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Boko Haram Violence, refugees pile pressure on Cameroonian communities

"Deprived and traumatized families fleeing violence in the Central African Republic and Nigeria are being hosted by impoverished but generous communities, themselves facing daily hardship," O'Brien said.

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Violence, refugees pile pressure on Cameroonian communities: U.N play

Violence, refugees pile pressure on Cameroonian communities: U.N

(Reuters)

Escalating violence in northern Cameroon combined with an influx of refugees from Nigeria and Central African Republic is placing immense strain on local communities already struggling to survive, the United Nations' aid chief said on Monday.

Cross-border raids and suicide bombings by suspected Boko Haram forces have uprooted more than 80,000 people in Cameroon's Far North region over the last year, the Office for the Coordination of Humanitarian Affairs (OCHA) says.

The region is also home to 60,000 Nigerian refugees who have fled attacks by the militant group since the start of 2013.

Boko Haram, which has waged a brutal six-year campaign to carve out an Islamist caliphate, used Cameroon's north to stockpile supplies and recruits until a government crackdown last year, but the militants have ramped up attacks this year.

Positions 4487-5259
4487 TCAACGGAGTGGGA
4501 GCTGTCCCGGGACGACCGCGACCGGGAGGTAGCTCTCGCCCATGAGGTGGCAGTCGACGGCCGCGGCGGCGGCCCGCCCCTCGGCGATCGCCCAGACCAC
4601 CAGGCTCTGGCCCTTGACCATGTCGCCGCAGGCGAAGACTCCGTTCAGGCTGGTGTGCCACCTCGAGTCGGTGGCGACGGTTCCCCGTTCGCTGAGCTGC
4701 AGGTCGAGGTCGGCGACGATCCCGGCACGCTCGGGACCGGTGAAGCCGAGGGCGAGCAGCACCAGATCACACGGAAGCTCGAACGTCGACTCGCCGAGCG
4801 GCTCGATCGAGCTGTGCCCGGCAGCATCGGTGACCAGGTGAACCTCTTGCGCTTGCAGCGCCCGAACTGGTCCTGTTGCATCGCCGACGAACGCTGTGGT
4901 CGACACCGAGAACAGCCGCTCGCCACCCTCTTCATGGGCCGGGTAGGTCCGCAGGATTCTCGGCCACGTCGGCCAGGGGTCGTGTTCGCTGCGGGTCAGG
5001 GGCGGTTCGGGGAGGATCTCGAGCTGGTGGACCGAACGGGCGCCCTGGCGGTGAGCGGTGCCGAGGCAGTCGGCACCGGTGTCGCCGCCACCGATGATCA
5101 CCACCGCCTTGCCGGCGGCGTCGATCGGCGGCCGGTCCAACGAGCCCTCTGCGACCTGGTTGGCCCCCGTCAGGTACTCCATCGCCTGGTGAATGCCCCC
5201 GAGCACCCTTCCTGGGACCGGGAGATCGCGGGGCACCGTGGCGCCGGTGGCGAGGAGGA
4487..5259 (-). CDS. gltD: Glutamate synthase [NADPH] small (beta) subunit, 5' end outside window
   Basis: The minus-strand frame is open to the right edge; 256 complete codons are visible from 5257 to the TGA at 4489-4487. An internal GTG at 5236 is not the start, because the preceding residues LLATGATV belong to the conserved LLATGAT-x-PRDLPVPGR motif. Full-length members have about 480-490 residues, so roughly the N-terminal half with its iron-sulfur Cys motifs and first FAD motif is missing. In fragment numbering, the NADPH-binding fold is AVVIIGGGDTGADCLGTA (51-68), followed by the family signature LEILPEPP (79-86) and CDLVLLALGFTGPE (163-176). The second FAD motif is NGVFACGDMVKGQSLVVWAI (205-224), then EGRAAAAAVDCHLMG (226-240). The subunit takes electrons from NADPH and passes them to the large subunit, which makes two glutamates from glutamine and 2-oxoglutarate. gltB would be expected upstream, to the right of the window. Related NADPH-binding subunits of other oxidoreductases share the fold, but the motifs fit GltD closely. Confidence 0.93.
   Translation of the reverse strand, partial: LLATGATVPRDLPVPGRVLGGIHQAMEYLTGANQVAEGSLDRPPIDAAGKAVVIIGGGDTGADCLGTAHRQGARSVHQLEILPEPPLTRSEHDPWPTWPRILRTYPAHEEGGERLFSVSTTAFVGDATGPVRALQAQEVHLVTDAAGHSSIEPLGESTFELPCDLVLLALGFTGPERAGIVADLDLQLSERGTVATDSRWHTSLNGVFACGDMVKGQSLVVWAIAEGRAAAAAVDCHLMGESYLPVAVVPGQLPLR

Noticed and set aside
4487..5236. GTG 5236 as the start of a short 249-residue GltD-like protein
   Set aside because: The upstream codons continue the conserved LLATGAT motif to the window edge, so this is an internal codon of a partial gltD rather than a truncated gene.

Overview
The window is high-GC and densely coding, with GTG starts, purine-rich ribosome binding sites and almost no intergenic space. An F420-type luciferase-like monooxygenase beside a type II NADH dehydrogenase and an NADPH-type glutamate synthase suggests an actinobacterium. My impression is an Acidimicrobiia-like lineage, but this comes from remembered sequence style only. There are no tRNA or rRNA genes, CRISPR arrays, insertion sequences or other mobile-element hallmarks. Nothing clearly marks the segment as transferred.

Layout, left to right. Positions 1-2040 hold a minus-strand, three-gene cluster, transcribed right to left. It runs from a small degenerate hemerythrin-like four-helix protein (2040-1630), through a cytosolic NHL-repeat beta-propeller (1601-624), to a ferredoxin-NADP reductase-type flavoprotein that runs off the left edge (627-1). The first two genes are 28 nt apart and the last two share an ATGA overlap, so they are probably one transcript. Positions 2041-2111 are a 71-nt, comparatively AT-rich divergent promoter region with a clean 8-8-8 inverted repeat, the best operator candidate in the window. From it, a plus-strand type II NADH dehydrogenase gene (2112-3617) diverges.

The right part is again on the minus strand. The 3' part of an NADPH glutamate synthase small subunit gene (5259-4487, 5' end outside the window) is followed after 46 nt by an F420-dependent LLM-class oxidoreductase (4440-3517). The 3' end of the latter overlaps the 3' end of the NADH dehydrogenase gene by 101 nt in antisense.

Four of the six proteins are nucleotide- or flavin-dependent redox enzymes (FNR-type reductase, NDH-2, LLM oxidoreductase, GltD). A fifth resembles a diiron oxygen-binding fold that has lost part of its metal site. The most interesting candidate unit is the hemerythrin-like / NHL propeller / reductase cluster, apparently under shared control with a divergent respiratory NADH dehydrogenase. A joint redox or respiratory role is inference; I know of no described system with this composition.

"Entire communities have been uprooted from their homes... daily livelihood activities such as farming, trade, pastoralism and even movement are hampered by insecurity and increasingly frequent attacks and suicide bombings," U.N. humanitarian chief Stephen O'Brien told the Thomson Reuters Foundation.

He was speaking after a visit to Cameroon where food shortages and malnutrition have gripped the country's north with more than a million people not having enough to eat.

In eastern Cameroon, 250,000 refugees from Central African Republic are living with host communities, more than half having fled violence which has plagued the mostly Christian nation since Muslim Seleka rebels briefly seized power in March 2013.

Recent unrest in the capital Bangui, which killed dozens, injured hundreds and uprooted tens of thousands, ended hopes of holding elections scheduled for Oct. 18, leaving the refugees in eastern Cameroon unsure of when they may return home, OCHA said.

The number of refugees and Cameroonians displaced by violence in the country, more than 400,000 people in total, has quadrupled since the start of 2014, according to the U.N. body.

"Deprived and traumatized families fleeing violence in the Central African Republic and Nigeria are being hosted by impoverished but generous communities, themselves facing daily hardship," O'Brien said.

The trauma suffered by those displaced coupled with the growing pressure on local hosts could fuel tensions, he added.

"That risk exists... as more people seek refuge among communities struggling every day to feed themselves or access basic services, pressure on limited resources increases."

Almost two million people across Cameroon urgently need humanitarian aid, according to OCHA. The humanitarian appeal for the country - $264 million - has been 42 percent funded to date.

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